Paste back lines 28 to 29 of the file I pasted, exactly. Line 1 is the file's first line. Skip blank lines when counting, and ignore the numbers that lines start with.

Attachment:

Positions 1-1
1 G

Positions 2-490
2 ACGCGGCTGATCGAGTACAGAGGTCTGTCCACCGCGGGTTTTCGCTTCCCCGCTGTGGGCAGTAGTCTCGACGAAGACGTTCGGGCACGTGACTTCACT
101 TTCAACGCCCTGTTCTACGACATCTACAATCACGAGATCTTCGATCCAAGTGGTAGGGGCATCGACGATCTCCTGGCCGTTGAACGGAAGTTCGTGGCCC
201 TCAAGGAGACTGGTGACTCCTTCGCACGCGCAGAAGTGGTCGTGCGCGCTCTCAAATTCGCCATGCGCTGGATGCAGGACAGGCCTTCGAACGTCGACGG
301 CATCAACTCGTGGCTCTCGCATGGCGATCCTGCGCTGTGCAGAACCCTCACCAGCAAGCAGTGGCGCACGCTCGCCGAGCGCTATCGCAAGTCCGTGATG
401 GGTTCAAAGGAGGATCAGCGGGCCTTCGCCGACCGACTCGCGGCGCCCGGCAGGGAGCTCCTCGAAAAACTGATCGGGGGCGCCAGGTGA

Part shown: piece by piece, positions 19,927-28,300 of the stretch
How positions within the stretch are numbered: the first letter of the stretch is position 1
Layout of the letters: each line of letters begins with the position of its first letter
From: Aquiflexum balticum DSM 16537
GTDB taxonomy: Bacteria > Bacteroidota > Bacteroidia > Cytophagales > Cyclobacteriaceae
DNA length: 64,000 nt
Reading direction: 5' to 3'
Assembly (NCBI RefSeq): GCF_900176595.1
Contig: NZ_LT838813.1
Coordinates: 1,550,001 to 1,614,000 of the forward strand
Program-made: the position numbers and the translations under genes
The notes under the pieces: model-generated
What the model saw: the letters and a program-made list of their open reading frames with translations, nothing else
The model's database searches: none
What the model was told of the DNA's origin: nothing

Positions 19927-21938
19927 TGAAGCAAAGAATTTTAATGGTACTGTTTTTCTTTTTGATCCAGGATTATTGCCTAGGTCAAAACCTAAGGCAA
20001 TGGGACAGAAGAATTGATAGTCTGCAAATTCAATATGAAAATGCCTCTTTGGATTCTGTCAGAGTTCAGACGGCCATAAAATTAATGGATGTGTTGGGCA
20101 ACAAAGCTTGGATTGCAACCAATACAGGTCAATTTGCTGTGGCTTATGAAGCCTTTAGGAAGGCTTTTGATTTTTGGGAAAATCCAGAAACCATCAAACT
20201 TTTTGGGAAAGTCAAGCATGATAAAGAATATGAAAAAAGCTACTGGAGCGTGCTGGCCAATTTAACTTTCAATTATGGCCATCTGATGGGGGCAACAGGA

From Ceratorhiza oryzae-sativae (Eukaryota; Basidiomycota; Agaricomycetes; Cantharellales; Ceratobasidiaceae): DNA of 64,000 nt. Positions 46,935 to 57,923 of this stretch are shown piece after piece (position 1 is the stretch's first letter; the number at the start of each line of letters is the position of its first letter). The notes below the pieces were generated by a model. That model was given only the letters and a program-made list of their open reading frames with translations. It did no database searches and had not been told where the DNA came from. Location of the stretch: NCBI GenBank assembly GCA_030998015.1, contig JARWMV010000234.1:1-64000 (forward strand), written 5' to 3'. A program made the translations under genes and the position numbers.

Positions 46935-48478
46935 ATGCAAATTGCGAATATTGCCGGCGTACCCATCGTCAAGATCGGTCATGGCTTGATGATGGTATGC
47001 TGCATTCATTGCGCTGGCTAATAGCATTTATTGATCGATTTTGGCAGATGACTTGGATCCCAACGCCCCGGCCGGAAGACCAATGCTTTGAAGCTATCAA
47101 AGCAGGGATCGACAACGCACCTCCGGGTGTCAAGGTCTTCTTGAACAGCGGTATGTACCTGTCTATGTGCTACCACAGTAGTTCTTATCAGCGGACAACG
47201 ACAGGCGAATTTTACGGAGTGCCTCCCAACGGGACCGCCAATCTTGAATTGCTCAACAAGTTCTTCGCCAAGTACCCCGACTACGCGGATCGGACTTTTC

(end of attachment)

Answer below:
20201 TTTTGGGAAAGTCAAGCATGATAAAGAATATGAAAAAAGCTACTGGAGCGTGCTGGCCAATTTAACTTTCAATTATGGCCATCTGATGGGGGCAACAGGA

From Ceratorhiza oryzae-sativae (Eukaryota; Basidiomycota; Agaricomycetes; Cantharellales; Ceratobasidiaceae): DNA of 64,000 nt. Positions 46,935 to 57,923 of this stretch are shown piece after piece (position 1 is the stretch's first letter; the number at the start of each line of letters is the position of its first letter). The notes below the pieces were generated by a model. That model was given only the letters and a program-made list of their open reading frames with translations. It did no database searches and had not been told where the DNA came from. Location of the stretch: NCBI GenBank assembly GCA_030998015.1, contig JARWMV010000234.1:1-64000 (forward strand), written 5' to 3'. A program made the translations under genes and the position numbers.